If every town had a nuke, then every town would be at peace. If any town ever violated that peace, there wouldn’t be enough of it left for people to recognize it.

      (That? Well, that’s the old Springfield hole…)

      1. Most of those weapons were designed to destroy military assets and each other as of about 1960. Bombing Dresden and Tokyo flat did not cause National Socialism to surrender, but A-bombing Hiroshima and Nagasaki offered Japan a face-saving way to surrender to the USA before Russia (which had only a week or so earlier declared war on Japan) could invade. Destroying civilians only made sense to nationalsocialists with their racial theories that they were born altruists and that selfishness was somehow an innate trait–one they feared and despised.

    2. The Remarque-able thing abt nuclear weapons is they are useless against a soldier in a foxhole, but could cause great damage to senators, congressmen, archbishops and field-marshals… the very people E. Marie Remarque believed ought to be fighting their own wars in a big stadium. The soldiers could buy tickets and popcorn and place side bets on the action, as in All Quiet on the Western Front.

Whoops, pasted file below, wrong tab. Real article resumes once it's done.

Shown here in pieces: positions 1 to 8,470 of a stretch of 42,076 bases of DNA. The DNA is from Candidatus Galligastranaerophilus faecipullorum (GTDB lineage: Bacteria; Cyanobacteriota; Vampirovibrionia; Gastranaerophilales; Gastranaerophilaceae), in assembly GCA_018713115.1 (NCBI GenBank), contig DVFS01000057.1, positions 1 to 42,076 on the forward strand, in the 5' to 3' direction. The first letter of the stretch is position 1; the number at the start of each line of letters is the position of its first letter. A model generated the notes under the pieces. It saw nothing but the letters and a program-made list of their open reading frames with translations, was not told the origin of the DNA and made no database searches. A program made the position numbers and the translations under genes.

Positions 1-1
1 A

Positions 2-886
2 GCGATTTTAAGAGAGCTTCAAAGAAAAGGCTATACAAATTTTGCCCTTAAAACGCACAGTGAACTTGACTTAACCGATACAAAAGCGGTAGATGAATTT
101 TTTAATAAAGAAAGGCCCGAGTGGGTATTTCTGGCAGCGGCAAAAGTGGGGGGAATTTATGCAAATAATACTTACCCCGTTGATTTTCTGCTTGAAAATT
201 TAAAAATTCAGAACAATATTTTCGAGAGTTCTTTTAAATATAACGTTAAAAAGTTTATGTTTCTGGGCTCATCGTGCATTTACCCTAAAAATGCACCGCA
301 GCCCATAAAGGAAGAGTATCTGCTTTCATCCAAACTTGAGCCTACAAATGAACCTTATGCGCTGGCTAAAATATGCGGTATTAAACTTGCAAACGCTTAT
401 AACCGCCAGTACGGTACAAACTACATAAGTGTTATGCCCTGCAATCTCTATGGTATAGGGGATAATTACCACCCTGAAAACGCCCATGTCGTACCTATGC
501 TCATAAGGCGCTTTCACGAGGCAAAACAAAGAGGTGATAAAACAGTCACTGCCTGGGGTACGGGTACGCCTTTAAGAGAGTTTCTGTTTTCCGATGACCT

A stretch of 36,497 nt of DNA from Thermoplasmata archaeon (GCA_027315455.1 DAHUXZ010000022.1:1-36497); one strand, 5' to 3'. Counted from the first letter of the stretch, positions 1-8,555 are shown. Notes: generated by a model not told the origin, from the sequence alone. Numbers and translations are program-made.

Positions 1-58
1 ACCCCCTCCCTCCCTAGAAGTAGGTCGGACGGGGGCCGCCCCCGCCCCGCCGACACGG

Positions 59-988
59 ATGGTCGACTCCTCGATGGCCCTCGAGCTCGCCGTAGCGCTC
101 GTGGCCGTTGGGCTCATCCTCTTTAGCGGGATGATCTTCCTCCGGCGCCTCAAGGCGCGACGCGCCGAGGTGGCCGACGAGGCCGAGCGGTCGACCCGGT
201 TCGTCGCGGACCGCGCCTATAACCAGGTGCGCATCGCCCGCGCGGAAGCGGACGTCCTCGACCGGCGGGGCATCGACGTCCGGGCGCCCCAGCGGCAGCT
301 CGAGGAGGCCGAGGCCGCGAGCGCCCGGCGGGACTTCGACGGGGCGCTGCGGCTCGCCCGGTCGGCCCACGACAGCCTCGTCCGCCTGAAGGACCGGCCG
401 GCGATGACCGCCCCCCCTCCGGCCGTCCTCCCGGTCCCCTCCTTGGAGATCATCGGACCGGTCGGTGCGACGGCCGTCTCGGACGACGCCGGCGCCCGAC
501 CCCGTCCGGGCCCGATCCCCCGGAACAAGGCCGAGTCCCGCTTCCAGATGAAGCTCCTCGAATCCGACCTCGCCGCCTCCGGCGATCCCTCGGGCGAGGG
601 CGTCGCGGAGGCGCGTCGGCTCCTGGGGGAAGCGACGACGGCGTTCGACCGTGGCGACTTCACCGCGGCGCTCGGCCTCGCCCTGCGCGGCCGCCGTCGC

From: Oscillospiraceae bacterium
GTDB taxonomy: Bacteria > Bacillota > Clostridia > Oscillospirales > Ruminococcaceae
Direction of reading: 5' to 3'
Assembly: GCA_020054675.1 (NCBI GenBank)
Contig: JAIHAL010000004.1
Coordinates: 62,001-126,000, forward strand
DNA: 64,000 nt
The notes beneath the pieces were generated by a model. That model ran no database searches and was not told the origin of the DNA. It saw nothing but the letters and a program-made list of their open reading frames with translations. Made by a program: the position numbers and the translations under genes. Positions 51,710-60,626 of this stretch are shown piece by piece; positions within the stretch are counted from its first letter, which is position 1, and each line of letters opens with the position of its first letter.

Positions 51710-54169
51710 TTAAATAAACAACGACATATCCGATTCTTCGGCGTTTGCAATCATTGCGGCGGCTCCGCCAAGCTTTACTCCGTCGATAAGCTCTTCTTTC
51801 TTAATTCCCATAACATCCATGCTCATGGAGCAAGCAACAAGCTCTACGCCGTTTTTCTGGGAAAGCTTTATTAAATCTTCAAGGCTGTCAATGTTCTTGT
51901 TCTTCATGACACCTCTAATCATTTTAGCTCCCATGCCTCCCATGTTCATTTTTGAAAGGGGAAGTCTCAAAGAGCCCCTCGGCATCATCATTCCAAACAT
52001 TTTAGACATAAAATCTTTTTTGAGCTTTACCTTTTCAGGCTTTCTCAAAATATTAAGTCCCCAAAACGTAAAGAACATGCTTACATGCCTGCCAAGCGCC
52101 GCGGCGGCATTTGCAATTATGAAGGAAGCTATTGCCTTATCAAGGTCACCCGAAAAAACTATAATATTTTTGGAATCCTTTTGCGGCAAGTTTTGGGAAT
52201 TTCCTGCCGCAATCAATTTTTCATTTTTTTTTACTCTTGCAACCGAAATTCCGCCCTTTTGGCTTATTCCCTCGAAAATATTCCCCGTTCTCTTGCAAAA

3. George Orwell was very disappointed that atomic weapons turned out to be so difficult to make. In “You and The Atom Bomb” he lamented that the world was thus deprived of what could have been a democratizing influence. Many thinkers prefer a world in which the poobahs are no longer able to sit safely in leather chairs and order conscripted youths into battle. There was actually debate in Physics Today concluding that Nixon’s ABM Treaty and Salt I and II were unconstitutional violations of the Second Amendment. Article VI, paragraph 2, specifies only that the treaty-making power takes precedence over “anything in the Constitution or Laws of any State to the contrary notwithstanding.” Furthermore, the very last clause of Section 10 in Article I allows the states to defend themselves if “actually invaded, or in such imminent Danger as will not admit of delay.” THAT was as welcome in the Kremlin as Mathias Rust’s Piper Cub landing in Red Square.